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Focus on reducing medical errors


The author tackles the issue of medical errors from a unique perspective.

This attempt at an encore was ill-fated. A land force that disembarked from the fleet was met by American sharpshooters and the general in charge was promptly killed. The British armada, with military technology far ahead of the United States, sailed unopposed until it reached Fort McHenry, which guarded the route to Baltimore. Because the warships had cannons that could shoot a greater distance, the British were content to lie at anchor out of range of the Americans and mercilessly pound the fort into submission with a ceaseless barrage. If the "limeys" tried to get past, the fort's batteries commenced firing and stopped them. The British sailed away, carrying an American diplomat, Francis Scott Key, who wrote a poem (later put to music) to record the experience. As we approach the 200th year of the event, the British Navy has yet to try again. Baltimore remains secure but vigilant.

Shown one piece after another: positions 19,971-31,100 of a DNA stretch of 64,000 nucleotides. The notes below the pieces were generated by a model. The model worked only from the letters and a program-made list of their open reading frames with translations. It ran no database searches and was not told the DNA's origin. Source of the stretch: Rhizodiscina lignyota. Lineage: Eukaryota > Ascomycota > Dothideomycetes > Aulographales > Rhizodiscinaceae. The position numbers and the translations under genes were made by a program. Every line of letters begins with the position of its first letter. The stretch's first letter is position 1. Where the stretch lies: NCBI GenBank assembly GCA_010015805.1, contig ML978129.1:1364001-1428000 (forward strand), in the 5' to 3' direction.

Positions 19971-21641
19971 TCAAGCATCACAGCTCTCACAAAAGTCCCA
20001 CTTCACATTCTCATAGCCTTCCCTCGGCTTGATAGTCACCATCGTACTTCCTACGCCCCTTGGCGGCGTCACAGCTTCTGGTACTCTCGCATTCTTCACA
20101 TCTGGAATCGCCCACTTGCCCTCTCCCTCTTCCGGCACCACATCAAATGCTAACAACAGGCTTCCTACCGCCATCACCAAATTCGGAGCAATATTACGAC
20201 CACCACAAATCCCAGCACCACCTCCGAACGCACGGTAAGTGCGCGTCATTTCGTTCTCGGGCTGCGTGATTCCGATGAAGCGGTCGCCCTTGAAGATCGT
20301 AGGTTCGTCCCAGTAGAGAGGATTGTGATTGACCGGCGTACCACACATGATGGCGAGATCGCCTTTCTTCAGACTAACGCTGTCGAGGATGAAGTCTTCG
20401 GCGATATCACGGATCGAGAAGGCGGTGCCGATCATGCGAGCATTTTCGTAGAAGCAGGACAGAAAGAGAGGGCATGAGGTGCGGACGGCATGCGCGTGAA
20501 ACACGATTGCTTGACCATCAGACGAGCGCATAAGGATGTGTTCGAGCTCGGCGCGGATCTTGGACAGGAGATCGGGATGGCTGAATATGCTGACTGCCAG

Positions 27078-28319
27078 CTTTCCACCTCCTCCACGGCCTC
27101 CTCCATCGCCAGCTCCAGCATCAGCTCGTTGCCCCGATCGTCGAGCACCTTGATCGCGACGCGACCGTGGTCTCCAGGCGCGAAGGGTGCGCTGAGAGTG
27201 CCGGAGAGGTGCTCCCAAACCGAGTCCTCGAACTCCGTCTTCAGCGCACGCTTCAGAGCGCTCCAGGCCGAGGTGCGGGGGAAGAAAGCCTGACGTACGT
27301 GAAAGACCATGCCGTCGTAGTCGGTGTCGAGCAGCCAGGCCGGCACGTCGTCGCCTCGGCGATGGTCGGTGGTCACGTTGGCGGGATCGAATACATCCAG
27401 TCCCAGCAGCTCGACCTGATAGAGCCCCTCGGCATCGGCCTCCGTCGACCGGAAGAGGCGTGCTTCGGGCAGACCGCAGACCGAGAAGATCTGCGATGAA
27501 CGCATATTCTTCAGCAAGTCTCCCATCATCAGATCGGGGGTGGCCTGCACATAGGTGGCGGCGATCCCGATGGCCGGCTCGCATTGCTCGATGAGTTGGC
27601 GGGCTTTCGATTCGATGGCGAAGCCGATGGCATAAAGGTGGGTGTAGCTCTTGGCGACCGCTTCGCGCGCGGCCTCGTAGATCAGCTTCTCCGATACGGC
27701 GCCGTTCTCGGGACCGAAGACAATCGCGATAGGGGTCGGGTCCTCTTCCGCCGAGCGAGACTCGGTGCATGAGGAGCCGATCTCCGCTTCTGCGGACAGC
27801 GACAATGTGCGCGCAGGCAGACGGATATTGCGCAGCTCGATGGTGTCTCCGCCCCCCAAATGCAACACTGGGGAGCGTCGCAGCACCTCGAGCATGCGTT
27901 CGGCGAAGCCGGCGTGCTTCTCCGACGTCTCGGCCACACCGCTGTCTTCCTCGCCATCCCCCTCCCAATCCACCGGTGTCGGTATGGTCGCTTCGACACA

This local vignette occurred to me the other day while listening to Christina Aguilera sing "The Star-Spangled Banner" before the Super Bowl. She has a fine voice and is now blonde, both positives, but she messed up the lyrics and the reviews of her performance were brutal.

Aguilera, from Pittsburgh, apologized, saying that she "got caught up in the moment."

The TV news here in Baltimore followed a segment about the Aguilera snafu with an advertisement from a law firm. "Millions of Americans are injured or die as the result of medical errors," said the spokesperson. "If you or a loved one think you might have been the victim of the medical mistake, contact us. We'll fight for you and get you the compensation you deserve."

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